Sign up for our daily briefing

Make your busy days simpler with Axios AM/PM. Catch up on what's new and why it matters in just 5 minutes.

Please enter a valid email.

Please enter a valid email.

Subscription failed
Thank you for subscribing!

Catch up on the day's biggest business stories

Subscribe to Axios Closer for insights into the day’s business news and trends and why they matter

Please enter a valid email.

Please enter a valid email.

Subscription failed
Thank you for subscribing!

Stay on top of the latest market trends

Subscribe to Axios Markets for the latest market trends and economic insights. Sign up for free.

Please enter a valid email.

Please enter a valid email.

Subscription failed
Thank you for subscribing!

Sports news worthy of your time

Binge on the stats and stories that drive the sports world with Axios Sports. Sign up for free.

Please enter a valid email.

Please enter a valid email.

Subscription failed
Thank you for subscribing!

Tech news worthy of your time

Get our smart take on technology from the Valley and D.C. with Axios Login. Sign up for free.

Please enter a valid email.

Please enter a valid email.

Subscription failed
Thank you for subscribing!

Get the inside stories

Get an insider's guide to the new White House with Axios Sneak Peek. Sign up for free.

Please enter a valid email.

Please enter a valid email.

Subscription failed
Thank you for subscribing!

Catch up on coronavirus stories and special reports, curated by Mike Allen everyday

Catch up on coronavirus stories and special reports, curated by Mike Allen everyday

Please enter a valid email.

Please enter a valid email.

Subscription failed
Thank you for subscribing!

Want a daily digest of the top Denver news?

Get a daily digest of the most important stories affecting your hometown with Axios Denver

Please enter a valid email.

Please enter a valid email.

Subscription failed
Thank you for subscribing!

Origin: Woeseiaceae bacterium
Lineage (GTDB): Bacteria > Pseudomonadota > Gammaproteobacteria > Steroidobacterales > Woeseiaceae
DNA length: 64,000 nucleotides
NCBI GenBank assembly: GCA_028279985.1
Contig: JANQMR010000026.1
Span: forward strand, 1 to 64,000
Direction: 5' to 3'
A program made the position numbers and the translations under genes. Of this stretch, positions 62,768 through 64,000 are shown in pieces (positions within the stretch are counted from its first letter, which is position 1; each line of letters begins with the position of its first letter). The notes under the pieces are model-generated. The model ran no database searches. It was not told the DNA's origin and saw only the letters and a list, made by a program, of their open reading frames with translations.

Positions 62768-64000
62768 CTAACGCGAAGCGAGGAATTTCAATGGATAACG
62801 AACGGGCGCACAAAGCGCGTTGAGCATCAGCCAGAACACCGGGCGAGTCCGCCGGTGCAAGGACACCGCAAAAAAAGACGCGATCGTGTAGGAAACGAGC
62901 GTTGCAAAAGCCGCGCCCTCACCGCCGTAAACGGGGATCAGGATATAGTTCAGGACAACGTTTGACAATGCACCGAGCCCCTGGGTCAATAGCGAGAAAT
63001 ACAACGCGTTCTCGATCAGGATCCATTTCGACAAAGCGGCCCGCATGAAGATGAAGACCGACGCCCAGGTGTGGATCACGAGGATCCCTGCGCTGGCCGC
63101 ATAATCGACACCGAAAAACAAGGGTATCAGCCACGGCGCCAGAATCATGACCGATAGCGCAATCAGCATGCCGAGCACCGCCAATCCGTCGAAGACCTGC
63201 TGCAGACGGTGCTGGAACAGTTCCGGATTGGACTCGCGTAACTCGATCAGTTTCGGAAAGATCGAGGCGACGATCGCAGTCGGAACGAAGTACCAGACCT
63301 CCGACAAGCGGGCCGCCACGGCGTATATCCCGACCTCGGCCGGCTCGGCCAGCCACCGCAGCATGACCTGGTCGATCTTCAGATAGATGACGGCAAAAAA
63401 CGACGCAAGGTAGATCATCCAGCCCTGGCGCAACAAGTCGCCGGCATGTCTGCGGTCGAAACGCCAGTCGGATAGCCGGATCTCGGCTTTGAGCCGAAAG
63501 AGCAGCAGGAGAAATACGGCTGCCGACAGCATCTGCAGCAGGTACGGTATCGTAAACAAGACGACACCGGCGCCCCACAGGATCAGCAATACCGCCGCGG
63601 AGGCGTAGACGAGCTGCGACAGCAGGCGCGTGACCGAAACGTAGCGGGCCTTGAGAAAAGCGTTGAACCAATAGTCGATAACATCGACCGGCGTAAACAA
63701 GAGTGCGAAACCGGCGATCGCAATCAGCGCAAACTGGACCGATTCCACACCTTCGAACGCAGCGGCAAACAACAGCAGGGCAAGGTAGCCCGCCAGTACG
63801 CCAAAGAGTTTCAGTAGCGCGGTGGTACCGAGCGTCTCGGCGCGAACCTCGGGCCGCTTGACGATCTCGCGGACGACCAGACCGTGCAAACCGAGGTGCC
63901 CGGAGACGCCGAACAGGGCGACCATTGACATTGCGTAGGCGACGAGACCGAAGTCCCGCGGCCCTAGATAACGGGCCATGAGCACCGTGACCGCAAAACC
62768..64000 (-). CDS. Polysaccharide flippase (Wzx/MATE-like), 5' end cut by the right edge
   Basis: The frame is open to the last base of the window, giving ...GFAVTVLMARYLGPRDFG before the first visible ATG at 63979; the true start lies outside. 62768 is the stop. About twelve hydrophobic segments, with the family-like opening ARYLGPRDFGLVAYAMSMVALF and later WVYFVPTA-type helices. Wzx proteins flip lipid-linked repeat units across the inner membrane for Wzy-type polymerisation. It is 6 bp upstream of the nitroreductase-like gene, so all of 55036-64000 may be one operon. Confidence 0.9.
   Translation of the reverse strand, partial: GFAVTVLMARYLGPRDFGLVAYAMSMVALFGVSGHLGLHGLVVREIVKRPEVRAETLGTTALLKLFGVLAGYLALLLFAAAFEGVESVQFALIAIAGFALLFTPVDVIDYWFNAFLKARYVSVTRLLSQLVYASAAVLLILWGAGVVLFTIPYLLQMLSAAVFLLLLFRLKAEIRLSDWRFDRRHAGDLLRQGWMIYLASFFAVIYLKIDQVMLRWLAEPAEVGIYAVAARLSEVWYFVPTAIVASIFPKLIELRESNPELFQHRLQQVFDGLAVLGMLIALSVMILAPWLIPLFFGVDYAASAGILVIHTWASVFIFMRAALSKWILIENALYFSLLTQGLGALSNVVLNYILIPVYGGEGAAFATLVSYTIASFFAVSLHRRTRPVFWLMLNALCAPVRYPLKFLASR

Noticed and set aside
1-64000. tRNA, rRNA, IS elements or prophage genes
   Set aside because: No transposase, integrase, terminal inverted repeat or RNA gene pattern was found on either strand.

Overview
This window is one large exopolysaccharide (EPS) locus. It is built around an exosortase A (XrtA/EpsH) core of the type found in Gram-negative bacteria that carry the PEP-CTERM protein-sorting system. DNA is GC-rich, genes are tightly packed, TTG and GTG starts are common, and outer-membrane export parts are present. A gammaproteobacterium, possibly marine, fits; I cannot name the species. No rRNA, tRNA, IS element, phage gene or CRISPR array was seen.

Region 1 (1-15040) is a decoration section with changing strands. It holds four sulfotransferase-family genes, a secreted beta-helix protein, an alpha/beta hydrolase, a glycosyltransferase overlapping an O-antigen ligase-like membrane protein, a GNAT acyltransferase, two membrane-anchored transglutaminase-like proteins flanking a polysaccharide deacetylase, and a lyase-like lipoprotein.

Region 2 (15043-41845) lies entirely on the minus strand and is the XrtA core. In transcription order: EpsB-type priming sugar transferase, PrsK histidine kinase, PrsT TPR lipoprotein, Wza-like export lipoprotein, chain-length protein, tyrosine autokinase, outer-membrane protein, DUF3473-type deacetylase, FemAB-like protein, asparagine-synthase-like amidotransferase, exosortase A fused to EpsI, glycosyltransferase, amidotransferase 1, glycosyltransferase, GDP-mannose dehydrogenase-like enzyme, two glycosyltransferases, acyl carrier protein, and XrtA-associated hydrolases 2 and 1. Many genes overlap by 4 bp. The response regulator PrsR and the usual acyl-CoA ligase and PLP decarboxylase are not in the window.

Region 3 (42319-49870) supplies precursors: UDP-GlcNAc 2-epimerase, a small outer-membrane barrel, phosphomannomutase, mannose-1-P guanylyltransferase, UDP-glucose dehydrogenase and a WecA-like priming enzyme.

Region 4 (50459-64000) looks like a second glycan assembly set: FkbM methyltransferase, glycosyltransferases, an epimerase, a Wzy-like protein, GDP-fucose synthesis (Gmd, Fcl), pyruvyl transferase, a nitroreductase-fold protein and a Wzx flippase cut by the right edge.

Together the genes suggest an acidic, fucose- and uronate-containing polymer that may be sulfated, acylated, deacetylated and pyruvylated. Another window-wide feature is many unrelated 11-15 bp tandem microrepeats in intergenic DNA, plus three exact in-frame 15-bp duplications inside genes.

Want a daily digest of the top Des Moines news?

Get a daily digest of the most important stories affecting your hometown with Axios Des Moines

Please enter a valid email.

Please enter a valid email.

Subscription failed
Thank you for subscribing!

Want a daily digest of the top Twin Cities news?

Get a daily digest of the most important stories affecting your hometown with Axios Twin Cities

Please enter a valid email.

Please enter a valid email.

Subscription failed
Thank you for subscribing!

Want a daily digest of the top Tampa Bay news?

Get a daily digest of the most important stories affecting your hometown with Axios Tampa Bay

Please enter a valid email.

Please enter a valid email.

Subscription failed
Thank you for subscribing!

Want a daily digest of the top Charlotte news?

Get a daily digest of the most important stories affecting your hometown with Axios Charlotte

Please enter a valid email.

Please enter a valid email.

Subscription failed
Thank you for subscribing!

Sign up for Axios NW Arkansas

Stay up-to-date on the most important and interesting stories affecting NW Arkansas, authored by local reporters

Please enter a valid email.

Please enter a valid email.

Subscription failed
Thank you for subscribing!

Please enter a valid email.

Please enter a valid email.

Subscription failed
Thank you for subscribing!
Expand chart
Data: LIMRA Secure Retirement Institute; Chart: Harry Stevens/Axios

The younger you are, the less retirement security you’re likely to have, as employers accelerate efforts to shed costly pensions and replace them with alternatives that make workers shoulder more of the risk and responsibility.

Why it matters: Millennials and members of Generation Z will face less prosperous golden years than their parents, given the retirement accounts they get nowunless they are diligent about allocating money, investing it wisely, and not blowing it when they gain full access.

The backstory: Companies have long been moving away from traditional pensions, where retirees are guaranteed a certain level of benefits, and replacing them with 401(k)s and other retirement savings accounts, which are more vulnerable to the ups and downs of the stock market. But lately, those changes are happening even faster.

What’s happening: A perfect storm of circumstances, from lower interest rates to higher longevity rates, is prompting corporations to offload their pension plans — by selling them to insurance companies and offering lump-sum payments to some workers.

  • Deal volume in the “pension risk transfer” business, in which a big company like Lockheed Martin or FedEx sells all or part of its pension obligations to an insurer like Prudential or Metropolitan Life, was the biggest ever in 2018, and is on track to be bigger still this year.